My stomach has been flipping and flopping nonstop all week, so when I say I “gutted out” my first five days commuting to and from a brand new job and adjusting to a completely different schedule/routine, I mean it literally. 🤢
There’s still rumbling going on in there now, as I write this. It’s 5 AM on Saturday, and while I don’t feel close to tip-top physical or mental shape — you folks with IBS will understand how this brutal condition can consume a person in a vicious cycle, being both the cause and result of stress — I wanted to check in here and reflect on a few significant milestones.
I had an opportunity to do that publicly — as in, face to face with other humans in the same room — on Friday morning at my first big marketing meeting at the new company. Apparently, the custom for my coworkers is to go around the table every week and announce everyone’s personal and professional “bests.”
I had a doozy of a personal highlight to share, considering I’d cleared the 22-month sober milestone on the same day I started this job, and job transitions are pretty much the most stressful non-life-and-death situations I can imagine.
But of course, I sat on that, because what kind of weirdo tells a group of complete strangers they’re a recovering alcoholic?
Such an egregious example of oversharing is completely beyond my comprehension. I would never get so anxious that I spilled my guts just to fill awkward silence!! 😐
(This from the girl who, in the very first phone conversation with her supervisor at her last job, was like, “Guess what? I’m one year sober today!” 🤦🏼♀️)
So, having learned from past faux pas, I played it safe in Friday’s introductory marketing meeting. I prattled on about how just being in that room was a personal and professional highlight, given the chaotic environment and dysfunctional work culture I’d come from. …And then I told them how eager I was to get the hell out of that room and go home and take off the excruciatingly uncomfortable jeans I was wearing, because apparently I stress-gained at least 10 pounds in the course of one week! 😫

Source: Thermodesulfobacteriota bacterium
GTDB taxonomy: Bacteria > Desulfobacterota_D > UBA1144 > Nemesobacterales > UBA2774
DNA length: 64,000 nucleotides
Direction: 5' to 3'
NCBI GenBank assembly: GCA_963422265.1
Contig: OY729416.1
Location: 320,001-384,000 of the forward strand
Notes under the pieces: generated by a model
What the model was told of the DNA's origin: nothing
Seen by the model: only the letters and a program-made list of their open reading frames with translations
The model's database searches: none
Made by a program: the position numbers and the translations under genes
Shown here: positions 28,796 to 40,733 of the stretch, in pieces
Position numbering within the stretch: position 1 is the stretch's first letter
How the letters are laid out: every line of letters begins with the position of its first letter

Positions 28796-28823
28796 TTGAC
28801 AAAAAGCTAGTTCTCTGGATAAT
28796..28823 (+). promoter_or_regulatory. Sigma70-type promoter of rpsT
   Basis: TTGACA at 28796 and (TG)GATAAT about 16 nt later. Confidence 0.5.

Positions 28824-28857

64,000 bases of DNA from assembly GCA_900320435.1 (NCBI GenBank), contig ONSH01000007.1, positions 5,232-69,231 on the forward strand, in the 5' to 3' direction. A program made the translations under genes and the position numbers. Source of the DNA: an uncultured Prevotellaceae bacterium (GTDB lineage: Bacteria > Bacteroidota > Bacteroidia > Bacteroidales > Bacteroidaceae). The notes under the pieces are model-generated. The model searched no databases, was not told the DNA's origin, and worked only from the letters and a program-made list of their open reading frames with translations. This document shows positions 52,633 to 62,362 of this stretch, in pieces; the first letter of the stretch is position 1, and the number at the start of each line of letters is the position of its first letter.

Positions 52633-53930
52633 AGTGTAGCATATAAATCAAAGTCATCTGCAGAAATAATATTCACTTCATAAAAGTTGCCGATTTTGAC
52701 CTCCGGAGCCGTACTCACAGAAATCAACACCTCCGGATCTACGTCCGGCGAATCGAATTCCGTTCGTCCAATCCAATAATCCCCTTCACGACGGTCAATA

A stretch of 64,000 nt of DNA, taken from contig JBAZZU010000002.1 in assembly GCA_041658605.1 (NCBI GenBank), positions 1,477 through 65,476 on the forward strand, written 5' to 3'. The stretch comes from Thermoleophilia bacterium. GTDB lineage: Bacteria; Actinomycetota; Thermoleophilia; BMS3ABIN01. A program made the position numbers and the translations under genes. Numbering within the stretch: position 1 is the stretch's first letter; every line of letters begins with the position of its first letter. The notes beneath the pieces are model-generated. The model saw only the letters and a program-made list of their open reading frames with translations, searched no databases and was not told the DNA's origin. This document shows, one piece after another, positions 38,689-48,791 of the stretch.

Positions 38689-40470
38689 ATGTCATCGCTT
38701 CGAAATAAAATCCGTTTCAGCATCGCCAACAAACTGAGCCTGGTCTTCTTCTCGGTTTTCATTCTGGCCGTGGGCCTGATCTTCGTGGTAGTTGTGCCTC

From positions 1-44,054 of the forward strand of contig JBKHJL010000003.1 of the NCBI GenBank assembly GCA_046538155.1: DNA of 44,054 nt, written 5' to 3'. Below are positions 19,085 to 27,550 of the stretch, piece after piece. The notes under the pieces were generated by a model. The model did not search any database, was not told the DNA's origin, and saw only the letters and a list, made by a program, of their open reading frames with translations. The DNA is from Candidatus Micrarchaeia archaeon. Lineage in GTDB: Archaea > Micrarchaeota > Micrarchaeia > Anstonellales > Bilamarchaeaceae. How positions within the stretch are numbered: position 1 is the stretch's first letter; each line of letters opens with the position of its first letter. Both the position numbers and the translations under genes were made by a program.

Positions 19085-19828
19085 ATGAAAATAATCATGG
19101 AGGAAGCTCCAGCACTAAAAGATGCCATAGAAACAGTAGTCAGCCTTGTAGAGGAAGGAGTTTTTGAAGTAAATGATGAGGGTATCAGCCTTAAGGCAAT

Just kidding about that last part. It was true, but I didn’t talk about it.
Cortisol overdose aside, I am extremely proud to be weathering this big transition without the help of intoxicating substances, and I’m grateful I have this space — and a family, and a sponsor, and you, dear readers — as an outlet for self-expression and source of support. 🙏🏻
I figured I would need extra support on Friday afternoon, on account the weekly office “Happy Hour” I learned about during my interview process. There’s a beer cart sitting outside the break room underneath a huge sign that says “FRIDAYS 3-5 PM: PLEASE ENJOY RESPONSIBLY.” Sure enough, on my first day, several people were eager to tell me (again) all about this tradition, as if to say, “See? This is a fun place to work!”
I just nodded, my COVID mask hiding my forced smile.
Thinking about that beer cart on Friday’s drive to work, feeling exhausted from my first week back to “real life” after working from home for nearly a year, and contemplating all the new challenges this job had placed before me, while my stomach continued to gurgle away nervously under my lap belt…I had a mini breakdown.
It was the first time I’d cried in quite a while.